|Name: _________________________||Period: ___________________|
This test consists of 15 multiple choice questions and 5 short answer questions.
Multiple Choice Questions
1. What does the author say art and poetry do for us?
(a) Art and poetry bore most of us to tears.
(b) Art and poetry delight us in the moment of consummation.
(c) Art and poetry amaze us with the complexity of their construction.
(d) Art and poetry torture us with their beauty.
2. What is the risk in despairing over something particular according to the author?
(a) That one will forget one's obligation to one's wife.
(b) That one will be distracted from the joy of sunsets.
(c) That one's despair will be totally overwhelming.
(d) That one's despair will not be authentic and deep.
3. What kind of energy does the author say a dying person has?
(a) Supranatural energy.
(b) Not very much energy at all.
(c) Light energy.
(d) Atomic energy.
4. Wherein is contained the whole wisdom of life according to the author?
(a) In religious duty.
(b) In sensual pleasure.
(c) In Either/Or.
(d) In marital commitment.
5. What capacity of the soul does the author say is missing in the young man?
(b) Memory of his life.
6. How does the author describe the way of history?
(a) The author describes the way of history as being ultimately amusing.
(b) The author describes the way of history as being a tale told by an idiot, full of sound and fury, signifying nothing.
(c) The author describes the way of history as being only apparent many years after the fact.
(d) The author describes the way of history as being very long and arduous.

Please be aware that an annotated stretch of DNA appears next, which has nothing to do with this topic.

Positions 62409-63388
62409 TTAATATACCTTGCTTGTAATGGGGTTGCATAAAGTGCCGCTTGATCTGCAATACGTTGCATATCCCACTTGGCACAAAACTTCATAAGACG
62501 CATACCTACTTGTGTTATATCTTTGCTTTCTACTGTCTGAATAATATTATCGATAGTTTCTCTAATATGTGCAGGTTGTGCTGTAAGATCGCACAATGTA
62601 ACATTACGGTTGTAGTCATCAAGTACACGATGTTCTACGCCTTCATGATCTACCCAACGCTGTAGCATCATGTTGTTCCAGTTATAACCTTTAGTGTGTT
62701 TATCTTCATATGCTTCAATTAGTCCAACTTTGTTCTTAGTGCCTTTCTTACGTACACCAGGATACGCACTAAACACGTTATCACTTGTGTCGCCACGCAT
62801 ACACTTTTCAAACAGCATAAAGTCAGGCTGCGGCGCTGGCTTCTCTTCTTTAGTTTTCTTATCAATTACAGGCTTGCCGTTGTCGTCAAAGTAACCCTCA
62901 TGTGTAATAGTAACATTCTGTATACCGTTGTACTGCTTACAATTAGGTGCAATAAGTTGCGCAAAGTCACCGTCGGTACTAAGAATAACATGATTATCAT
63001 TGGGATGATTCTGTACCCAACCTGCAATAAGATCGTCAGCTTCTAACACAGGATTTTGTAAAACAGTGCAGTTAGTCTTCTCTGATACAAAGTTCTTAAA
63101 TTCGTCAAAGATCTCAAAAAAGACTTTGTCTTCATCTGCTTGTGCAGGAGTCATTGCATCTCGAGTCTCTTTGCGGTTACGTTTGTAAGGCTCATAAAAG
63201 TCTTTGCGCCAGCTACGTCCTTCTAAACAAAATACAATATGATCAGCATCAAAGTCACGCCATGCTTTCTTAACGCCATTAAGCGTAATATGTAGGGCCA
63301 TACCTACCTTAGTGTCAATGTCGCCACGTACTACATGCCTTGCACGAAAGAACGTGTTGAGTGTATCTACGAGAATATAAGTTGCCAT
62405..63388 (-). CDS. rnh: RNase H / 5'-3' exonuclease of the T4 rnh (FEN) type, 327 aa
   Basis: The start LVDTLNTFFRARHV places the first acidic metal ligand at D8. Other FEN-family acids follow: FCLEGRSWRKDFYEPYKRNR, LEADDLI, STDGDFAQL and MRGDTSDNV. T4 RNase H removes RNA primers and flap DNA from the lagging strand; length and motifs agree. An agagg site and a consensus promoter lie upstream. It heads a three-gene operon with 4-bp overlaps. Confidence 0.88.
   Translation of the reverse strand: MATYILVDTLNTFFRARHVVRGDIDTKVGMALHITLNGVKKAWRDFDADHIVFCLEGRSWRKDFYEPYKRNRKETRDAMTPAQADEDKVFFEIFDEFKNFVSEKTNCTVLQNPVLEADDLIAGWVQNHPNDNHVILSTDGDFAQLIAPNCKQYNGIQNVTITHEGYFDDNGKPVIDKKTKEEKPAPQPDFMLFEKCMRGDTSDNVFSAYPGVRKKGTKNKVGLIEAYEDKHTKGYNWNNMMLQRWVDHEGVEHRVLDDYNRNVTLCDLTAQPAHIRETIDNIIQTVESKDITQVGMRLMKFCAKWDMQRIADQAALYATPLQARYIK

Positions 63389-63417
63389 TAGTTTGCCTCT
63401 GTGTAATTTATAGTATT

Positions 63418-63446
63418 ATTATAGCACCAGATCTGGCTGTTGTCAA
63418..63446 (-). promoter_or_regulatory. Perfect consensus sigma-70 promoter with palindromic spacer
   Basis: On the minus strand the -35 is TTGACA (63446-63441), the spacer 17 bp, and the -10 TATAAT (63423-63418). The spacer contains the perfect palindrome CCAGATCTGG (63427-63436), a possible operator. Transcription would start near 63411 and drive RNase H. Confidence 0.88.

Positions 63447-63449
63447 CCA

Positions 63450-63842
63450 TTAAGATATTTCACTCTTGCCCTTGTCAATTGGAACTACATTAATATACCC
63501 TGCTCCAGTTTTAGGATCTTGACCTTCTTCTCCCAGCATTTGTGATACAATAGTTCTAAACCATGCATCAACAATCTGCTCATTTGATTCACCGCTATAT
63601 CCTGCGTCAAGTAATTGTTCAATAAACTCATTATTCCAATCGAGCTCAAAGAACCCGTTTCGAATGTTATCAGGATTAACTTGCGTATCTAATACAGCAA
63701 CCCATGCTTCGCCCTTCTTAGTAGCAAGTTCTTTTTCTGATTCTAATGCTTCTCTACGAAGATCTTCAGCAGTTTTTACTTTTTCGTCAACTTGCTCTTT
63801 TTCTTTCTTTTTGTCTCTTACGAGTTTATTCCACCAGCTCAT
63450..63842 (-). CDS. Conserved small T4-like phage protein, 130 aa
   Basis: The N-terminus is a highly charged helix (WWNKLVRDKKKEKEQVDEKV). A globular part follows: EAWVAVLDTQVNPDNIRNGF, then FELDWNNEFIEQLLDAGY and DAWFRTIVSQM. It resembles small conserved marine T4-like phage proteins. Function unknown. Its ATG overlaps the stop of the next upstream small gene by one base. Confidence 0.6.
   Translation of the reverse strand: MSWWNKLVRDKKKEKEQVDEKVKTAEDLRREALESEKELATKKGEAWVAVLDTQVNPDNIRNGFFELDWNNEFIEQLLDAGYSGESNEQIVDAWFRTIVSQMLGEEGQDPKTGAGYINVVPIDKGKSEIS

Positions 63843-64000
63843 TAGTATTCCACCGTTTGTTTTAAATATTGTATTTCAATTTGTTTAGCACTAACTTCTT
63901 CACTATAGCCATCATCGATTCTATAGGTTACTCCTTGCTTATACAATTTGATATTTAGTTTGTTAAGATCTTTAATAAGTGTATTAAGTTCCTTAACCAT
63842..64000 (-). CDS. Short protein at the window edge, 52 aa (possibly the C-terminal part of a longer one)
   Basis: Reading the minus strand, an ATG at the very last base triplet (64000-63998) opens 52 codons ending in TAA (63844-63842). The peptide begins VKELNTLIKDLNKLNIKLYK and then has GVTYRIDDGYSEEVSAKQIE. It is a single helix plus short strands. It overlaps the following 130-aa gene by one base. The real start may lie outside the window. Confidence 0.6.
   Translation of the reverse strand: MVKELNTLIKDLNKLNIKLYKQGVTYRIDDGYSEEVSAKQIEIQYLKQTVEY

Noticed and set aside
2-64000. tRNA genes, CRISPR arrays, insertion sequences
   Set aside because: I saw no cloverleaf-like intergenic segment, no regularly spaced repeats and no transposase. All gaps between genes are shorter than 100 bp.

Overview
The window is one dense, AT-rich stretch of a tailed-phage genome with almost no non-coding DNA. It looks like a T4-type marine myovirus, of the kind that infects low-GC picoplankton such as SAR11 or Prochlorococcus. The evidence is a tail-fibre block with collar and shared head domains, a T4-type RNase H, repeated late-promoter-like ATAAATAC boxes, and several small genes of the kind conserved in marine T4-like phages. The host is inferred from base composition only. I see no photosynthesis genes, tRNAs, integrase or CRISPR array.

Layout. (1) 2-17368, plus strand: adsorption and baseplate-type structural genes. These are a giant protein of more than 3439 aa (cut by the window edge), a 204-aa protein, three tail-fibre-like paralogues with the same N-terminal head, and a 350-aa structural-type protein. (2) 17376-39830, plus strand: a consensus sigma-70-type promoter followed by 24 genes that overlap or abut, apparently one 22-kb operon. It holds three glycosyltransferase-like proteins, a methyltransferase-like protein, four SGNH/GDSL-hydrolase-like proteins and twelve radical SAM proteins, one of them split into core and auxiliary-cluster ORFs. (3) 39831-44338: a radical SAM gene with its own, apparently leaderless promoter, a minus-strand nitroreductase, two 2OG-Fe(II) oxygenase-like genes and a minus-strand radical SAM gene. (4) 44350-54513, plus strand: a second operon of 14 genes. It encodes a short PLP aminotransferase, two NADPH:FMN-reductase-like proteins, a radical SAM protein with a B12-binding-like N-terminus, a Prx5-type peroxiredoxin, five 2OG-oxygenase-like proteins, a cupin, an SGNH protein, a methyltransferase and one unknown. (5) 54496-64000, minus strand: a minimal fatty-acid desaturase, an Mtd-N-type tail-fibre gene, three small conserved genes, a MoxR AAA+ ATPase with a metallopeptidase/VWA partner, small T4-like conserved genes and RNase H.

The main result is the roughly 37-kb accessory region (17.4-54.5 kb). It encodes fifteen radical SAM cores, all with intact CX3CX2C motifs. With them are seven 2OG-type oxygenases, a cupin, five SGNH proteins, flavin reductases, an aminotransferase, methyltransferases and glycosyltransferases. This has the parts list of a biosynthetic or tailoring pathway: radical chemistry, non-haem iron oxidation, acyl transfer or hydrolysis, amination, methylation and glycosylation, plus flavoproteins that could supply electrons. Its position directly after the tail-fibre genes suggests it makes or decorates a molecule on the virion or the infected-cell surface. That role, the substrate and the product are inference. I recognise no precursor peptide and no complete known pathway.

7. What concept does the author of the letter introduce at the beginning of this section?
(a) The concept of moral accountability.
(b) The concept of bilocation.
(c) The concept of relativity.
(d) The concept of Either/Or.
8. What does the author say cannot survive in the young man's thought?
(a) The finite.
(c) The infinite.
9. What does the author urge the young man to do with his "droll fancies"?
(a) Pass them on to the object of his affection.
(b) Rid himself of them.
(c) Keep them.
(d) Ignore them.
10. The author claims there is the deepest relationship between what two things?
(a) Denmark and Norway.
(b) A man and woman who have gotten divorced.
(c) A choice and the one who is choosing.
(d) A choice and the people surrounding the person choosing.
11. According to the author, reflection never reaches beyond what?
(a) The power of marriage.
(c) A man being what he is.
12. What does the author anticipate will be the young man's first objection to married life?
(a) The falseness of it all.
(b) The monotony of it all.
(c) The conventionality of it all.
(d) The cuteness of it all.
13. Who does the author propose might come to the young man for advice?
(a) The author proposes no one would come to the young man for advice.
(b) A brilliant youth, even younger than he.
(c) A brazenly licentious priest.
(d) A coy milkmaid.
14. In what does the author say the young man is prolific?
(a) In coining phrases of his favorite conclusions.
(b) In writing novels.
(c) In composing symphonies.
(d) In writing volumes of poetry.
15. What does the author say it is easy to do?
(b) Deceive oneself.
(c) Walk a hundred miles.
(d) Have a happy marriage.
Short Answer Questions
1. Why does the author say it seems superfluous to tell the young man what is aesthetic?
2. What is the married man's most dangerous enemy according to the author?
3. Who does the author say cannot love?
4. What "humble view" does the author say he presents to the young man?
5. What does the author accuse the young man of having become?
This section contains 669 words
(approx. 3 pages at 300 words per page)